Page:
“I can play in different ways depending on my mood. Sims have their own emotions for me to discover and I can play out different situations in a safe environment. Neurodiverse players can explore relationship dynamics that don’t come naturally to us,” she says.
Benji, a video game journalist and “Sims” creator with autism who prefers to be called by his social media handle, says he turns to video games as a form of escapism.
“One thing that makes ‘The Sims’ so special is, it’s not ‘punishing,” he tells CNN. “It’s a very good oasis, so to speak. My daily life asks so much from me, and I just get to sit down and do whatever the heck I want with those little people.”
Benji says he gets the most satisfaction out of the game by setting goals for his Sims and mapping out what their story is going to be like. And while, as a highly social person, he doesn’t identify as much with the emotional aspects of the game, there have been times when he’s felt surprisingly seen.
“At one point, the developers introduced a new trait — now a Sim could be an ‘overachiever.’ So when I applied that trait to one of my Sims, he would get bored and restless when his life became dormant. When he took on challenging tasks, he was so happy and fulfilled. And I thought, ‘Wow. I’ve never related so much to a Sim in my life.'”
Educators and psychology professionals have observed the benefits of life simulator games like “The Sims,” not just for neurodiverse groups, but also those with brain injuries or those coming from underprivileged backgrounds. Research from the University of Pittsburgh shows “Sims”-like games helped a group of children with cognitive challenges improve problem-solving skills and recognize how different traits affect behavior.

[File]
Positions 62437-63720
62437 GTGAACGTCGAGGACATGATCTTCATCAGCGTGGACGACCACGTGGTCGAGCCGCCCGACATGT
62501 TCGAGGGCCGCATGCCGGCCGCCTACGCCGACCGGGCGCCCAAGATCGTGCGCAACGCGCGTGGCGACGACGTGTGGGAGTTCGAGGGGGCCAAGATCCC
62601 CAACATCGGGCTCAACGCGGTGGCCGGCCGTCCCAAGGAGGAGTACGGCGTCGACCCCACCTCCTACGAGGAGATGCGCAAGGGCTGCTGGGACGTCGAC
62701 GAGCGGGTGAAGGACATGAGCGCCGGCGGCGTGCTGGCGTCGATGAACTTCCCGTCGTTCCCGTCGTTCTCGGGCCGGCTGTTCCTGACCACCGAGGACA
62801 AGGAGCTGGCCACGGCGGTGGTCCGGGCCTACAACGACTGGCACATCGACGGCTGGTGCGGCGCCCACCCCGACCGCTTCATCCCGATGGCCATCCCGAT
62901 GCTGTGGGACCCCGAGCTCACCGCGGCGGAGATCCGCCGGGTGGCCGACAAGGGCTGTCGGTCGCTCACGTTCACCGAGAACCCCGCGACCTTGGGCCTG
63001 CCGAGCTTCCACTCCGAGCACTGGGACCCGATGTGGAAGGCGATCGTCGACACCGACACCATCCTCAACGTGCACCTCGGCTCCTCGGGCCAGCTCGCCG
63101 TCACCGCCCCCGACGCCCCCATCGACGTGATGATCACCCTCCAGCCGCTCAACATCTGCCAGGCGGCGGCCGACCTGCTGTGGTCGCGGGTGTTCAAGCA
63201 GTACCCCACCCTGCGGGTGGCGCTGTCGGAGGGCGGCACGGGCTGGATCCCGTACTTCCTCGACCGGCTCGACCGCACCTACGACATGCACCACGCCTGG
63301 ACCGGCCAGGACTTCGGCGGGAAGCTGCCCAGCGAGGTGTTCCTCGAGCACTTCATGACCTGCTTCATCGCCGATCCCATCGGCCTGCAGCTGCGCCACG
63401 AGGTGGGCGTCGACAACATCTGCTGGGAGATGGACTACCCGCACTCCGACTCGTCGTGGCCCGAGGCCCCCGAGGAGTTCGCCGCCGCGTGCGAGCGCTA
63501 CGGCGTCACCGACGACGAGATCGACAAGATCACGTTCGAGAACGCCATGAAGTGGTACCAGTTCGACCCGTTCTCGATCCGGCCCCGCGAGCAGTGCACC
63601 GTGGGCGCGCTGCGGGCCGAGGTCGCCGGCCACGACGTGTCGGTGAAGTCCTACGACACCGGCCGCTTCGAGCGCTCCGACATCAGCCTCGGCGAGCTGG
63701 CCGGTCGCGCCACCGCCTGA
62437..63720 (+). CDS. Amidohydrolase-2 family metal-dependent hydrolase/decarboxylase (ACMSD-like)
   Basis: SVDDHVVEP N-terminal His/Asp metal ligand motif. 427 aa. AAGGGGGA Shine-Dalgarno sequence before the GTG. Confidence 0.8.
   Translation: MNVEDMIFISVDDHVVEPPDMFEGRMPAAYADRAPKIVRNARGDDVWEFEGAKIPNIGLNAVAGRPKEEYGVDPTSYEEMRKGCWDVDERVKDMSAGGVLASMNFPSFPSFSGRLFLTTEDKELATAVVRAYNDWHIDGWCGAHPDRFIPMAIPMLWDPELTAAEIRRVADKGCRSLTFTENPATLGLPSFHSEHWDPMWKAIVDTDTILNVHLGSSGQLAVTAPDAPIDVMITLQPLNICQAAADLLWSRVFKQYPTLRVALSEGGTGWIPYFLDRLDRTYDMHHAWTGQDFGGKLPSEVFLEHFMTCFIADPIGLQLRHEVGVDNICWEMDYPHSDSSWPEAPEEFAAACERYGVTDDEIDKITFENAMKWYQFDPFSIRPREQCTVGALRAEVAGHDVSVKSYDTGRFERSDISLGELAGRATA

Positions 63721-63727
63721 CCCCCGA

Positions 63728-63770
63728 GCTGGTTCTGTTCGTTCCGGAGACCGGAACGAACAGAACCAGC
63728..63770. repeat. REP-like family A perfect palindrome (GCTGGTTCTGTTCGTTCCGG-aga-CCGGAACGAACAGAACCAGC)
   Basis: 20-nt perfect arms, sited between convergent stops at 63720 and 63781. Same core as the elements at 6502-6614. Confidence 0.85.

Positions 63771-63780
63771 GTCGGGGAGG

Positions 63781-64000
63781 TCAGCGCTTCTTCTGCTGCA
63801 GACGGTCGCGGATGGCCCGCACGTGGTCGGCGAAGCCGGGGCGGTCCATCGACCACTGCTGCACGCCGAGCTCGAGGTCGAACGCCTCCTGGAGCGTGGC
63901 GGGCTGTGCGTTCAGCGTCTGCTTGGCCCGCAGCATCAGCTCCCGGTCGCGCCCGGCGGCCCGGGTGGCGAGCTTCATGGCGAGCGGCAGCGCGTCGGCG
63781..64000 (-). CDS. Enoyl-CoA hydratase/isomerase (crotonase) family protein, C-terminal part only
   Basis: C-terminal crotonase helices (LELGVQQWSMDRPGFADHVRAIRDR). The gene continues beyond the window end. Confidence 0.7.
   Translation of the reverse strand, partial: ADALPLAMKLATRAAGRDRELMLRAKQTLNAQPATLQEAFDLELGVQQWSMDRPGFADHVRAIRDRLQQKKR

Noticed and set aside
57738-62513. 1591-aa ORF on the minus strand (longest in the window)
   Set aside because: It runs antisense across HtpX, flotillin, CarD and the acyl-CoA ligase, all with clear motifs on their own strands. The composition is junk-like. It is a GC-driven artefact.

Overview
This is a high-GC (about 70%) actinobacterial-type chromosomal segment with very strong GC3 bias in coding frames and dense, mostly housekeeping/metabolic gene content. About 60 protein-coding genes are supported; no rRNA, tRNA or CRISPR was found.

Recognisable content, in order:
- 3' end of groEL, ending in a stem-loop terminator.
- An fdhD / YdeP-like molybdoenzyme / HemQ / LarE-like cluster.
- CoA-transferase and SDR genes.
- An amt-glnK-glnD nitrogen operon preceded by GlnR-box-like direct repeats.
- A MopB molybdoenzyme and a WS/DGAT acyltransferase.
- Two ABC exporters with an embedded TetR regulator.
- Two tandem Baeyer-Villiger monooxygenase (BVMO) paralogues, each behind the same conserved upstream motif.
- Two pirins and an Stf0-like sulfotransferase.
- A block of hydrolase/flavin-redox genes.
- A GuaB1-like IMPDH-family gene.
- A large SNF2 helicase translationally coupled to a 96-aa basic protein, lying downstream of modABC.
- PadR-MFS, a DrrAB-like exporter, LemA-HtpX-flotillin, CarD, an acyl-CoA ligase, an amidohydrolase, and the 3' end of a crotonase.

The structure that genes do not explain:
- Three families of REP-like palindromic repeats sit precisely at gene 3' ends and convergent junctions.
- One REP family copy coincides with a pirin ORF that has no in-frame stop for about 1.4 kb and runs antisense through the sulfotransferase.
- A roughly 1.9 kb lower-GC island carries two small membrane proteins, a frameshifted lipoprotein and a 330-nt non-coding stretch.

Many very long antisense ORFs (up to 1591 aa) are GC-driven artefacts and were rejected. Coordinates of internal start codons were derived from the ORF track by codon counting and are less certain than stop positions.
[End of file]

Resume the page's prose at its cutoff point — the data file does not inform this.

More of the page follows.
Research from the University of Kentucky suggests simulation games can help those with ADHD mimic, and thereby hone, executive functioning skills.
People with autism and ADHD aren’t the only ones who find satisfaction from inhabiting a world of their own design. As communities have naturally formed around “The Sims” and its many expansions and modifications, other marginalized identities have recognized a similar value. Some LGBTQ “Sims” players say the game helped them on the path to living their true selves. (“Sims” characters have always been able to pursue romantic relationships with any other adult Sim, regardless of gender.)
“When I realized I was gay, I couldn’t share it with others,” Polish “Sims” user DOTSim told Electronic Arts, the video game company that publishes “The Sims.” “I think that the opportunity to freely express myself in a safe environment of the game has given me the courage to finally come out.”
Over the years, EA has released several updates that allow people to fully customize their appearance, race, cultural identity, gender identity and sexuality. Benji, who is from Sao Paulo, Brazil, says he’s noticed occasional updates that include cultures outside the US, like music from international artists recorded in Simlish, the Sims’ language.
This inclusion underscores the very reason neurodivergent players keep booting up “The Sims,” year after year, through all stages of life. When the world doesn’t seem built for you, it’s a relief to be able to build one yourself.